Safety in Langkawi
Speedboats can often bounce off the waves at very high speeds and passengers can get quite strong jolts into the non-sprung seats, so persons with back or neck problems should not travel on the speedboats, but on the ferry. There have been reports of serious back injuries happening on the speedboats. They are also known as 'vomit comets' due to the number of people succumbing to sea sickness. Bring lots of water and be prepared for a bumpy ride!
Be careful driving around Langkawi at night. Although main roads are well-lit, some of the more minor roads are not very well lit and may pass through Kampungs (traditional Malay villages) or rural areas where the locals seem to take a very casual approach to road safety. Drive slow and watch out for erratically piloted motorbikes, pedestrians and livestock. Inside Kuah Town, watch out for errors in the road arrows - they may lead you into wrong lanes or into barricades. at night, watch out for water buffalo sleeping in the road.
Crime is generally not a problem on Langkawi, especially compared to the larger cities in Malaysia. In theory, you don't even have to lock your car, because it cannot get off the island without customs knowing about it!
Beware of smart wild monkeys. Those at Tengkorak beach attack humans who have food. If attacked, pick up stones (or just pretend to do so) and throw them at the monkeys, this will scare them away. Also, do not carry plastic bags as the monkeys associate these with food. Don't let them get too close to you or they will steal your (sun)glasses.
The biggest health risk on Langkawi is from jellyfish stings, especially during January - June season. Uninformed visitors are stung every day and the lifeguards on Pantai Cenang and the hospital treat more or less severe cases of jellyfish stings most days. There are several species of jellyfish in Langkawi's waters, while most will give you a nasty sting or a burn, there are some that will cause partial paralysis or even kill, in case of the lethal box jellyfish. If you have been stung badly, don't exert yourself physically as this will pump the toxins around the bloodstream and aggravate the symptoms. Vinegar is the only scientifically proven treatment for tropical jellyfish stings, apply it for 30 seconds to block toxin which has not yet been absorbed into the blood. To stay safe, swim only in stinger suit.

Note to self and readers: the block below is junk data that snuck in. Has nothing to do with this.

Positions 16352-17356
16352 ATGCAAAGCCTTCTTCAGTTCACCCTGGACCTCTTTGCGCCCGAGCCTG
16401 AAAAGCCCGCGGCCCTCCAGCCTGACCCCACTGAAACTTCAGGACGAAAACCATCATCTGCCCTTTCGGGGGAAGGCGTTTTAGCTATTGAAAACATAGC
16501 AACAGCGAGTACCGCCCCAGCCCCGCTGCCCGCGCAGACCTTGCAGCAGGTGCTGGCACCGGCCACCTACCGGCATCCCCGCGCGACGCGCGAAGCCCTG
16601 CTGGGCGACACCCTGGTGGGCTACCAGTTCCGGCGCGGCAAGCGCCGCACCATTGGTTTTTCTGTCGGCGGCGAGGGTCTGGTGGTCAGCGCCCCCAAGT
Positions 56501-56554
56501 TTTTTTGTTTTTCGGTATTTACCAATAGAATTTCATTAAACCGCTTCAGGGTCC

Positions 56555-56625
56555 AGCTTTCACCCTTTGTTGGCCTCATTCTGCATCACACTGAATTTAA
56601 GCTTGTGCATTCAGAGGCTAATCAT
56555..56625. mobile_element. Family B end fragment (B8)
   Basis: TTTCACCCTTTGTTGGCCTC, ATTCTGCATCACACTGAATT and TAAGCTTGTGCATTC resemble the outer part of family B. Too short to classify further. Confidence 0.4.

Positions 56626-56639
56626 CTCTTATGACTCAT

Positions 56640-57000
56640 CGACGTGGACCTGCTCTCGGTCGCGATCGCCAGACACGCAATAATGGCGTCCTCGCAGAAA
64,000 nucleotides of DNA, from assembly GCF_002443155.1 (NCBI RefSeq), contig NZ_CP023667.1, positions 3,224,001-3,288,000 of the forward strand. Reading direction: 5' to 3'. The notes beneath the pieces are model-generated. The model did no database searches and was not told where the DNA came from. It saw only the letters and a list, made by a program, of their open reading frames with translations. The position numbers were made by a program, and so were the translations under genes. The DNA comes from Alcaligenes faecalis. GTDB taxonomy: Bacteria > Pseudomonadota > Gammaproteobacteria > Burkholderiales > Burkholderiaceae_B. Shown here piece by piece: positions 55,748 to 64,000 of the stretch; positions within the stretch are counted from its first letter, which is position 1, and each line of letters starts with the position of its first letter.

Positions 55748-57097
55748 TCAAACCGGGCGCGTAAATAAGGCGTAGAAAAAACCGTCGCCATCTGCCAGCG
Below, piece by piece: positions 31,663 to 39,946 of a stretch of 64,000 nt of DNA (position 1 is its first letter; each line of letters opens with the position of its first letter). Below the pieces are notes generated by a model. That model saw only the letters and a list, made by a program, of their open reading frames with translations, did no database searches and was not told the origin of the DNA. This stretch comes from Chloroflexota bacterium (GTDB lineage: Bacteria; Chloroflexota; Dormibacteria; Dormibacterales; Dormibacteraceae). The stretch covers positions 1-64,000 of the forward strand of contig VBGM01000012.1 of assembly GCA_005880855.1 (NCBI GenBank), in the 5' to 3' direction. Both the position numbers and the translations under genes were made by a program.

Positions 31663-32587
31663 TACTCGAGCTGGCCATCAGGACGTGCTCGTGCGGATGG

Langkawi can have a lot of mosquitoes depending on the time of year and location (i.e. Mangrove areas), so don't forget to use mosquito repellent. "Off" spray and various citronella or DEET based products are available in most supermarkets.
Average temperatures are hot or hotter; it's the tropics. Be sure to stay hydrated. You will need to drink about 3 litres a day and don't wait till you are thirsty to drink. Room temperature water preferably. De-hydration accounts for a large percentage of dodgy tummy holiday illnesses.